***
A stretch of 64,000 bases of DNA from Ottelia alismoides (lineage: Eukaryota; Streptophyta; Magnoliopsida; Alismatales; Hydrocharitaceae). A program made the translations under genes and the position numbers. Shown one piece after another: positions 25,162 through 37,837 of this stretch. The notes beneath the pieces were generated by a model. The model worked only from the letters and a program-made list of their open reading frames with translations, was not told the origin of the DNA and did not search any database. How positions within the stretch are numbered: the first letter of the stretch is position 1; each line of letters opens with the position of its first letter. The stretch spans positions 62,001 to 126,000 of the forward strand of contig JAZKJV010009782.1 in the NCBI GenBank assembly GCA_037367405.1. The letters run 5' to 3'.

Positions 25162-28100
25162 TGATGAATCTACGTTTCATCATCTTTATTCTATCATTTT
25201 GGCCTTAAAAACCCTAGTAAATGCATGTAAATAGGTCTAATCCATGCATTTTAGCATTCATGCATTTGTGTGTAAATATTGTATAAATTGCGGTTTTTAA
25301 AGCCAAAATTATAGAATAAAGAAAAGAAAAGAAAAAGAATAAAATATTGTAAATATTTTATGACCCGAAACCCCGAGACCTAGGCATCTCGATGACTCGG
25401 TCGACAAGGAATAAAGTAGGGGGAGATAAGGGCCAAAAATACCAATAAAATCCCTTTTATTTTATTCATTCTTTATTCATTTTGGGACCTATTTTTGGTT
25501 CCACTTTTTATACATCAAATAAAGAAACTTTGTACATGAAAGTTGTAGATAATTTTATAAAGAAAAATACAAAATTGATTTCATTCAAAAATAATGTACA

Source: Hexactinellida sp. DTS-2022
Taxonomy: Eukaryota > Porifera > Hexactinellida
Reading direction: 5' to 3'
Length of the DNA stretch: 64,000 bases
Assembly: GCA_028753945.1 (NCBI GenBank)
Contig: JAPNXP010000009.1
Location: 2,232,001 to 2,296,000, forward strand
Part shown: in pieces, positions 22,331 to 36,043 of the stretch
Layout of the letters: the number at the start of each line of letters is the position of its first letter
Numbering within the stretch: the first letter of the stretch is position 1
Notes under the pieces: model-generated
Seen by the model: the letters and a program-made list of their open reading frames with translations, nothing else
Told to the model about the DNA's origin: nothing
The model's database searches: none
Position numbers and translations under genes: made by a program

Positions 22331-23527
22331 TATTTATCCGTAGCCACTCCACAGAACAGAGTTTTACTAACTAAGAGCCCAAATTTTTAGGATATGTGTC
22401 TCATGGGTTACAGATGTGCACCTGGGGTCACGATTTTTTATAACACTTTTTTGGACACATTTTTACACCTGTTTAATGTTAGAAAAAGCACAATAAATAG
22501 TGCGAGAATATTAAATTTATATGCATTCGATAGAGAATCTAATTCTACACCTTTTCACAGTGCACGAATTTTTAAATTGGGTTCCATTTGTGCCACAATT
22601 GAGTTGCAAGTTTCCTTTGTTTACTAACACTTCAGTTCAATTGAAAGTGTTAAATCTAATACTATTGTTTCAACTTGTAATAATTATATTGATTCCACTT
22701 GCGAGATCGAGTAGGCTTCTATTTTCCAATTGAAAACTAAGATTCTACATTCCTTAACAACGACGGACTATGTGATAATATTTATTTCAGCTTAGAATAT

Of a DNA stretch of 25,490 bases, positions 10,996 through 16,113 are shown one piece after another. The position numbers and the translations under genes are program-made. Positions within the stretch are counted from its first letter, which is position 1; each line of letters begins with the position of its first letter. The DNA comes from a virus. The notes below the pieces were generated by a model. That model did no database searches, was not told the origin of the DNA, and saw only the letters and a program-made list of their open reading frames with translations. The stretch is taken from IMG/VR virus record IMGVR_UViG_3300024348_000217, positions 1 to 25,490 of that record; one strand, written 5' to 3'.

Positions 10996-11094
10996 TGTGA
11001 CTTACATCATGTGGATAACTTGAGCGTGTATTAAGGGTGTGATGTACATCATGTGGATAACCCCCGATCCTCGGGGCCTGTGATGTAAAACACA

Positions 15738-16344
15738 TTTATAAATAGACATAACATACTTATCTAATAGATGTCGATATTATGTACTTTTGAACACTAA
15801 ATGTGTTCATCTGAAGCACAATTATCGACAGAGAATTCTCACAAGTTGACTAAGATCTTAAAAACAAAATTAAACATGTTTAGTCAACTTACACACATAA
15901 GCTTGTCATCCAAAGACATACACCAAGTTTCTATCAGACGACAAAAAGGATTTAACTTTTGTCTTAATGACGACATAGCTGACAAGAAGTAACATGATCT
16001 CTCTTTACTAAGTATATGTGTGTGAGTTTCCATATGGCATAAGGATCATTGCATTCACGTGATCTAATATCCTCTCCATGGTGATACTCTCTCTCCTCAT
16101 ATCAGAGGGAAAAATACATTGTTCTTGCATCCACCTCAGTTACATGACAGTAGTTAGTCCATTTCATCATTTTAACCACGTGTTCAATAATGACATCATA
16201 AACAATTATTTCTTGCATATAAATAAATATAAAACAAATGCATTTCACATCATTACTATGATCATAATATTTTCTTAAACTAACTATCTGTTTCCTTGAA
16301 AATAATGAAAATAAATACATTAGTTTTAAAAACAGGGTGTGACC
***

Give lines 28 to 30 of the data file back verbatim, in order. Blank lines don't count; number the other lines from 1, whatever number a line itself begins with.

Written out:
22701 GCGAGATCGAGTAGGCTTCTATTTTCCAATTGAAAACTAAGATTCTACATTCCTTAACAACGACGGACTATGTGATAATATTTATTTCAGCTTAGAATAT

Of a DNA stretch of 25,490 bases, positions 10,996 through 16,113 are shown one piece after another. The position numbers and the translations under genes are program-made. Positions within the stretch are counted from its first letter, which is position 1; each line of letters begins with the position of its first letter. The DNA comes from a virus. The notes below the pieces were generated by a model. That model did no database searches, was not told the origin of the DNA, and saw only the letters and a program-made list of their open reading frames with translations. The stretch is taken from IMG/VR virus record IMGVR_UViG_3300024348_000217, positions 1 to 25,490 of that record; one strand, written 5' to 3'.

Positions 10996-11094